Being thankful is a daily exercise. Someone said our normal position in life should be “thanksliving.” Giving thanks can be and should be a lifestyle. We are encouraged to give thanks in all things. A thankful heart is so much better to be around than an unthankful heart. So, in the spirit of an American national holiday called Thanksgiving, here are a few interesting facts surrounding this celebration. Share them with your family around the table.
The American Thanksgiving is modeled after a 17th century harvest feast. However, the U.S. National Park Service states that in 1565 Spanish settlers in St. Augustine, (now Florida), celebrated a meal with Native Americans of pork stew, sea biscuits, wine and beans. It is believed the native Americans provided turkey and venison.
Around 46 million turkeys are consumed which is approximately 720 million pounds of turkey. Approximately 89% of Americans eat turkey on Thanksgiving Day.
Forty years ago, Butterball turkey company opened a hotline to answer questions and some 100,000 people call this hotline annually.
The Swanson company began the concept of frozen dinners in 1953 when they overestimated the number of frozen turkeys they would sell. Rather than waste all that meat, they recycled and repackaged it into frozen TV dinners.
Thanksgiving became a national holiday when Abraham Lincoln made it one after the Civil War on October 20, 1864. That move was initiated and lobbied for by a woman named Sarah Joseph Hale most known for writing “Mary Had a Little Lamb.”
Other nations also celebrate this holiday in some form or fashion including: Canada, Grenada, Liberia, the Philippines, Saint Lucia and the Netherlands.
The U.S. president “pardons” a turkey from slaughter on Thanksgiving. Where did this tradition come from? It dates back to Abraham Lincoln’s son who was upset that his family’s turkey was going to be killed for dinner.
According to the U.S. Calorie Control Council (who knew there was such a council), an average American may consume 4,500 calories and 229 grams of fat on Thanksgiving Day.
And finally, the day after Thanksgiving is said to be the busiest day of the year for plumbers!
One day my wife, Mary, a registered nurse, returned home from work with multiple black spots under each eye. I asked her what on earth could have happened at work that evening. She told me, “Oh, you know all those white age spots I had under my eyes? Well, I had the doctor burn them off for me.”
I shared with her that I never noticed any white age spots, but I sure did see the black ones and they were far worse! Mary saw those spots every time she looked in the mirror. Not everyone noticed them, not even her husband, but she did.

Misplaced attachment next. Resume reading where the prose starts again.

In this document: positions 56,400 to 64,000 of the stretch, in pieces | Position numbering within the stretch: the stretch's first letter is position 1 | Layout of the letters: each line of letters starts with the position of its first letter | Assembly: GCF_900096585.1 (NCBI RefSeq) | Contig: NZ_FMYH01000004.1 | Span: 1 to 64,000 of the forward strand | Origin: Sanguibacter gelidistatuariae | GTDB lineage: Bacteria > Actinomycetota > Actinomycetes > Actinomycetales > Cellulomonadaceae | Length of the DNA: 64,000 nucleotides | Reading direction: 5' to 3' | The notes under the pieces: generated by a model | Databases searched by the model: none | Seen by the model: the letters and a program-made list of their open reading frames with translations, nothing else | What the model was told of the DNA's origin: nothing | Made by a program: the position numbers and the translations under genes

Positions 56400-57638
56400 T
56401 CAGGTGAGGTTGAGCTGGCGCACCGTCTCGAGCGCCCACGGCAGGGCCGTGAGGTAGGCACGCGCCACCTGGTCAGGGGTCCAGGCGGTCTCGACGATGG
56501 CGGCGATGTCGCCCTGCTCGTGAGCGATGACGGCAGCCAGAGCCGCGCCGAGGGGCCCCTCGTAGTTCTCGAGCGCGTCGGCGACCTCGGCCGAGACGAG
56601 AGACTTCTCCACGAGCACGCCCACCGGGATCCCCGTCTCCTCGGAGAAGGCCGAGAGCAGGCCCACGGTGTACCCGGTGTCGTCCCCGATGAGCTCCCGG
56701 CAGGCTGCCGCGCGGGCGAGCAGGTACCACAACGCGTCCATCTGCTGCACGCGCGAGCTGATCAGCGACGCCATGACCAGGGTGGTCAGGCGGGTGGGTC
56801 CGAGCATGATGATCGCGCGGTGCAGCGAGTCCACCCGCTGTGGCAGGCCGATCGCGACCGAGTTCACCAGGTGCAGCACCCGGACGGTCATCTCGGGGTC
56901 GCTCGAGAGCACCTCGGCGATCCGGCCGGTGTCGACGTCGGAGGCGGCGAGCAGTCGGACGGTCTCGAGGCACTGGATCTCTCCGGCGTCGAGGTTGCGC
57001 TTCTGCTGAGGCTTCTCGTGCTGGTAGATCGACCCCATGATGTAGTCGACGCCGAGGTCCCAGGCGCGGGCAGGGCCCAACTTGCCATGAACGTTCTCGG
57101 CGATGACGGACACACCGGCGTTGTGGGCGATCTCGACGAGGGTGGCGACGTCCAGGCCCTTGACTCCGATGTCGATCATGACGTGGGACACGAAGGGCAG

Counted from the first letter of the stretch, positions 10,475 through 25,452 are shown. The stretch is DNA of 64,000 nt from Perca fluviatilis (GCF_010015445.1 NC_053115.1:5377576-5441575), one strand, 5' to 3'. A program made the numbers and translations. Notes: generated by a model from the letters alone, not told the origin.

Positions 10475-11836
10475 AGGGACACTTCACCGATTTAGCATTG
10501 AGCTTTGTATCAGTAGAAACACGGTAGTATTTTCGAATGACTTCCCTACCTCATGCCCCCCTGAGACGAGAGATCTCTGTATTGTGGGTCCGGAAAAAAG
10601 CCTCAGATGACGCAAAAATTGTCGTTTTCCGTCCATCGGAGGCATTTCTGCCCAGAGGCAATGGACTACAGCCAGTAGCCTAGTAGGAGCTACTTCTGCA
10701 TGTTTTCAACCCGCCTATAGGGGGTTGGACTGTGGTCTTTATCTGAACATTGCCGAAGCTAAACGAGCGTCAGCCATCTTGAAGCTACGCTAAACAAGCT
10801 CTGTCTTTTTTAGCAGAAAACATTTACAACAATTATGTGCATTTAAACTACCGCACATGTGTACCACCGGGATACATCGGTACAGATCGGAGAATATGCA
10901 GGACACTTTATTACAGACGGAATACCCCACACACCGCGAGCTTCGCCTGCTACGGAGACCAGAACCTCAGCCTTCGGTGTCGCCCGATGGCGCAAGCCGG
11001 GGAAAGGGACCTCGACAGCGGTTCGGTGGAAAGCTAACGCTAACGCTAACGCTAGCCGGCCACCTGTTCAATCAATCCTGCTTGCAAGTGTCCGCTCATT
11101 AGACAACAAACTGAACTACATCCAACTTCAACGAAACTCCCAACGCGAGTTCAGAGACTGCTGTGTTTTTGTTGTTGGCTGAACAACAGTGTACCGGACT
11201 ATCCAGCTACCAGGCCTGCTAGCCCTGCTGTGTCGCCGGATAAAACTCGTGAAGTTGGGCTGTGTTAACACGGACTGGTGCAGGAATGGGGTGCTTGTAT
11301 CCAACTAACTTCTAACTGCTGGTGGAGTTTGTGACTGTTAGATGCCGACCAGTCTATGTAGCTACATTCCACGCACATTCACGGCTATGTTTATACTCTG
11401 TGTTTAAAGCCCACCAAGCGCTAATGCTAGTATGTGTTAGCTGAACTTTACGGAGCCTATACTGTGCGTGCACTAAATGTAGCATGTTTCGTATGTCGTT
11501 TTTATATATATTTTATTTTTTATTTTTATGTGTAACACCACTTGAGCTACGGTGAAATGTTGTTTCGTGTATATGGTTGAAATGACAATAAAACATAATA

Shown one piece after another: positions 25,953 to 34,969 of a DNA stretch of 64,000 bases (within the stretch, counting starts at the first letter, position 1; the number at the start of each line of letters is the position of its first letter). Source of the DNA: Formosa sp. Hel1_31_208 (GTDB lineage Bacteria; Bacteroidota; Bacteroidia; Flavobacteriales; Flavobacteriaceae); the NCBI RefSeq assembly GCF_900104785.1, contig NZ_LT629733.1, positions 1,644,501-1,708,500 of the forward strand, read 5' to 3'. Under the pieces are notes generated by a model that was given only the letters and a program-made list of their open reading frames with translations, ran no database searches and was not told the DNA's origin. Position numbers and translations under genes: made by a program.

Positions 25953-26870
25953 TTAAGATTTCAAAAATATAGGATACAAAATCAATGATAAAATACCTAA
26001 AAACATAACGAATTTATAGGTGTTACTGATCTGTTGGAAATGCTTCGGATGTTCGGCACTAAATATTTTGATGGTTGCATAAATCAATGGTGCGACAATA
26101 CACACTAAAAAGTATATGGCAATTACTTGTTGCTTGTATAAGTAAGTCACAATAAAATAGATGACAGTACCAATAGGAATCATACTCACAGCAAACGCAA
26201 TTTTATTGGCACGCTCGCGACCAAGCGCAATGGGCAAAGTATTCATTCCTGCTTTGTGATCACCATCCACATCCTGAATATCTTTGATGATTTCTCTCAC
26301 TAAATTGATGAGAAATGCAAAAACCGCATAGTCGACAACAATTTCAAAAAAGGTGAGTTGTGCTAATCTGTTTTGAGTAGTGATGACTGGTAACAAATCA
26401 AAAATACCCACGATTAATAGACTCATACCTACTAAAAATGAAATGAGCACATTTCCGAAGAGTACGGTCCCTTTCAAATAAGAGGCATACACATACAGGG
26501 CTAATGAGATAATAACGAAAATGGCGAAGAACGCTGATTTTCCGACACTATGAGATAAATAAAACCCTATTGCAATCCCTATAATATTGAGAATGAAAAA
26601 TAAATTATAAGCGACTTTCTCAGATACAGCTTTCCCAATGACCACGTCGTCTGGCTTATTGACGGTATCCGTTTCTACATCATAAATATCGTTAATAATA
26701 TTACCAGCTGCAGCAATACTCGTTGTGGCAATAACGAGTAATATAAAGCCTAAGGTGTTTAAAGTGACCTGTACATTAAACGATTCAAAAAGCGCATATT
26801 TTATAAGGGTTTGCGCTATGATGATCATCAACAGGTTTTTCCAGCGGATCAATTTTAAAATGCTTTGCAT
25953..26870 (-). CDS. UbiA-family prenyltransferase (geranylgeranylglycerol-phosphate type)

We tend to look at a picture of ourselves and see the blemishes: the crooked nose, the mole, the scar, or the receding hairline. The same is true of our emotional blemishes and past sins. We “see” and recall our selfish behavior, our sinful exploits, and our insecurities.
Colossians chapter one states this: “Once you were alienated from God and were enemies in your minds because of your evil behavior. But now he has reconciled you by Christ’s physical body through death to present you holy in his sight, without blemish and free from accusation.” (Colossians 1:21, 22)
Here is the really good news: the verses in Colossians tell us that those blemishes are no longer a part of us, we have been made holy and we cannot be accused any longer. We have been forgiven and we are free. We are reconciled and presented holy in His sight, without blemish and totally free from accusation! Stop focusing on the blemishes and start focusing on how your heavenly Father sees you.
(To all veterans. Thank you for your service. Enjoy your special day today!)
As many of us approach election day here in the USA, I thought I would pass along to you some really healthy and sound advice. But first, let me share some of the best advice from God’s word found in I Timothy 2:1-3 from The Passion version.
1-3 The first thing I want you to do is pray. Pray every way you know how, for everyone you know. Pray especially for rulers and their governments to rule well so we can be quietly about our business of living simply, in humble contemplation. This is the way our Savior God wants us to live.
Some very sound advice:
I can deeply love people with whom I strongly disagree. I refuse to demonize any politician who is made in the image of God.
I have enemies and Jesus gave me power over them on the cross, but my battle is NOT against flesh and blood.